Caregivers are one of the most socially isolated groups in the United States. According to studies by AARP, NIH, and The Family Caregiver Alliance, 40%-70% of caregivers report depression and loneliness. Because our free time is such a precious commodity, it’s understandable that our so-called social life has probably been on the backburner for years. How could we possibly invest ourselves in other relationships when we are so consumed in caring for someone who dearly needs us?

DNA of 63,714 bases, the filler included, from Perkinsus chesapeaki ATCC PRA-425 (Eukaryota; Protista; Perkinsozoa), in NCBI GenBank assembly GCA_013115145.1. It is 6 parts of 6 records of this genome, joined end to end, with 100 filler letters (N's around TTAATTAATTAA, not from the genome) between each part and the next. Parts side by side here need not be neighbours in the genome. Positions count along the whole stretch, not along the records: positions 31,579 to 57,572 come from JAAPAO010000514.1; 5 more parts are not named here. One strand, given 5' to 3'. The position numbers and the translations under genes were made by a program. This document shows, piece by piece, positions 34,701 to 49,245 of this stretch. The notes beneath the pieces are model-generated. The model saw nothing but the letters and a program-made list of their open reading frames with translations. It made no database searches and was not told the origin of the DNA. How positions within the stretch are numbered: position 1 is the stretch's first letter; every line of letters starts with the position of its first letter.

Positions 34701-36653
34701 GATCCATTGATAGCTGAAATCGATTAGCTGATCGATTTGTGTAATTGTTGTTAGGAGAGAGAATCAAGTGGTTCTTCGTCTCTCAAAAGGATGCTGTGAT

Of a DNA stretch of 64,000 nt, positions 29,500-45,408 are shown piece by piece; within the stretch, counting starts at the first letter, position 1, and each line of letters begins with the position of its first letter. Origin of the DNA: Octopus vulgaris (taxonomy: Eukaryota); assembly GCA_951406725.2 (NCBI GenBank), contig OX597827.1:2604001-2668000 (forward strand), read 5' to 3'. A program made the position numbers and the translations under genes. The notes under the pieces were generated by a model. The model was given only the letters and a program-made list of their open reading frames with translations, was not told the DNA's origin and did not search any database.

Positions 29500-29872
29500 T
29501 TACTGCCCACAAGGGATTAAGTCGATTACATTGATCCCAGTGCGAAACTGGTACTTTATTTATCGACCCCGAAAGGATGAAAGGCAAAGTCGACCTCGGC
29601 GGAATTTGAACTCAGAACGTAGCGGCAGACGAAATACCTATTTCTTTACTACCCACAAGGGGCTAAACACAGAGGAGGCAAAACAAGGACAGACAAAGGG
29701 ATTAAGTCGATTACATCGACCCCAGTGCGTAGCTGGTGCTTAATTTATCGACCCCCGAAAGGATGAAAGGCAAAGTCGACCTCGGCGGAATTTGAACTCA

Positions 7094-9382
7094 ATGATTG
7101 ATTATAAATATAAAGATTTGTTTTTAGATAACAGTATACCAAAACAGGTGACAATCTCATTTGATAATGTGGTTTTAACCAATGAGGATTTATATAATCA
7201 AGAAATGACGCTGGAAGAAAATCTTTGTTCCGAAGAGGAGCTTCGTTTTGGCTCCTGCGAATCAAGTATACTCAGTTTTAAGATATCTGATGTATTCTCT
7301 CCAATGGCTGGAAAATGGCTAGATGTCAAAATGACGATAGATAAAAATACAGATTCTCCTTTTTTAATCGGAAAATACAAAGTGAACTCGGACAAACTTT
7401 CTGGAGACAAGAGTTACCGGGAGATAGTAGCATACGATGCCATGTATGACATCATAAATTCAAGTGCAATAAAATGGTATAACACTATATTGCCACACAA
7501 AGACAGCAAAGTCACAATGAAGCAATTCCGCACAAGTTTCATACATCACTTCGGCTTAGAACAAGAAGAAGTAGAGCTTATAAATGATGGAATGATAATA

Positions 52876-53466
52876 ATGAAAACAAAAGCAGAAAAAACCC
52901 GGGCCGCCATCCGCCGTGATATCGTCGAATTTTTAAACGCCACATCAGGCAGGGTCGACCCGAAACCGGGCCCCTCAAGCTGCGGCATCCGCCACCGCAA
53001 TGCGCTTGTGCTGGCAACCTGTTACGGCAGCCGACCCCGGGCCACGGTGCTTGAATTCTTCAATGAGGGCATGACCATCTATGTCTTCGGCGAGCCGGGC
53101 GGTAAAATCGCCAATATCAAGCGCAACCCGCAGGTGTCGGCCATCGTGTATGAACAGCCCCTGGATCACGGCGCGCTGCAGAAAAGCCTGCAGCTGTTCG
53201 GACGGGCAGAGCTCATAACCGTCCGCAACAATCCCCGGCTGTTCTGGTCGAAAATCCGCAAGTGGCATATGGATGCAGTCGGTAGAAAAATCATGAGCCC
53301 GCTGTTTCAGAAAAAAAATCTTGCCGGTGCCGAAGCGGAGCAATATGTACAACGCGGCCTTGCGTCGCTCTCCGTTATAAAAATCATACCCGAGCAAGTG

The truth is: loneliness is downright painful — and worse, most of us are ashamed of it. The social stigma surrounding loneliness forces us to hide it rather than admit it to anyone.  When we feel this vulnerable, meeting up with friends (even by phone) is not such a simple task. Perhaps we’re not too skilled at chitchat and pleasantries. Or maybe we aren’t quite ready to brave a real conversation and dish out what’s left of our energy and focus. Or, maybe the lure of Netflix on the screen, our cat in our lap, and a glass of chardonnay is stronger than our desire to connect with others. In this way, isolation becomes a way to cope with our fatigue (and compassion fatigue), which in turn, may lead us to blame ourselves for pulling away from others. Unfortunately, this self-blame can isolate us even further, and before we know it, our social confidence is gone, and we are locked in a prison of isolation.